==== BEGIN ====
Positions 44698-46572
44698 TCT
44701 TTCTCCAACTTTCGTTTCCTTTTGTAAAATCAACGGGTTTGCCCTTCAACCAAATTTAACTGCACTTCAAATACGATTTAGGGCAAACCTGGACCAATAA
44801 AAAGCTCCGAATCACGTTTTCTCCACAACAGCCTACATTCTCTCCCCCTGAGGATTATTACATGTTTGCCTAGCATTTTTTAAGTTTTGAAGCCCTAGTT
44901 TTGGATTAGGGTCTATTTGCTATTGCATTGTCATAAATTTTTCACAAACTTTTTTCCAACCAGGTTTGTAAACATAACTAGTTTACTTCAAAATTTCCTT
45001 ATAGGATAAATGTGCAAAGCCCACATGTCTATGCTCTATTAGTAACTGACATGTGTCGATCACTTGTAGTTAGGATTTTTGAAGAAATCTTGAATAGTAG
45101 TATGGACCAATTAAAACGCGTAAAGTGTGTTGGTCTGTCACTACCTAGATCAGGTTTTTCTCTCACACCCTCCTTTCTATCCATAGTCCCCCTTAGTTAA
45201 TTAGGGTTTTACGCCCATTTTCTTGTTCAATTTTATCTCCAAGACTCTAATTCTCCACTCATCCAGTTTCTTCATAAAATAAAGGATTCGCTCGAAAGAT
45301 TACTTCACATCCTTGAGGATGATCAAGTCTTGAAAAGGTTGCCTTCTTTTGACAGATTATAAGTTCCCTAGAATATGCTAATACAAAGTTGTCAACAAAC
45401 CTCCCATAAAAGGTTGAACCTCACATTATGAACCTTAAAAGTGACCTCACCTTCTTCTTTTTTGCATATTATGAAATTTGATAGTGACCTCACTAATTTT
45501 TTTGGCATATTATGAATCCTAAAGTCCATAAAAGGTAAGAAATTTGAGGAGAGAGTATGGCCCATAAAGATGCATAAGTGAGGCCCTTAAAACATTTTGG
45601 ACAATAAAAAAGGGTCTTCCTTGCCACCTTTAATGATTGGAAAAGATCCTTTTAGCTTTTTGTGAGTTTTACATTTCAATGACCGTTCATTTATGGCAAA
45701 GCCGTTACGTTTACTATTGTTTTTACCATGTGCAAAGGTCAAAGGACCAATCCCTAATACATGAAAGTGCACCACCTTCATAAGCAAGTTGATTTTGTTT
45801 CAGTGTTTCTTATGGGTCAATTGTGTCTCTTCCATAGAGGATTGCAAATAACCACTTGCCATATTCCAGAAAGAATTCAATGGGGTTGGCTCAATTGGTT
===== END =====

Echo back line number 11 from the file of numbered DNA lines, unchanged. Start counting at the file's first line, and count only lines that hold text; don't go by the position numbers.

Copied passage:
45501 TTTGGCATATTATGAATCCTAAAGTCCATAAAAGGTAAGAAATTTGAGGAGAGAGTATGGCCCATAAAGATGCATAAGTGAGGCCCTTAAAACATTTTGG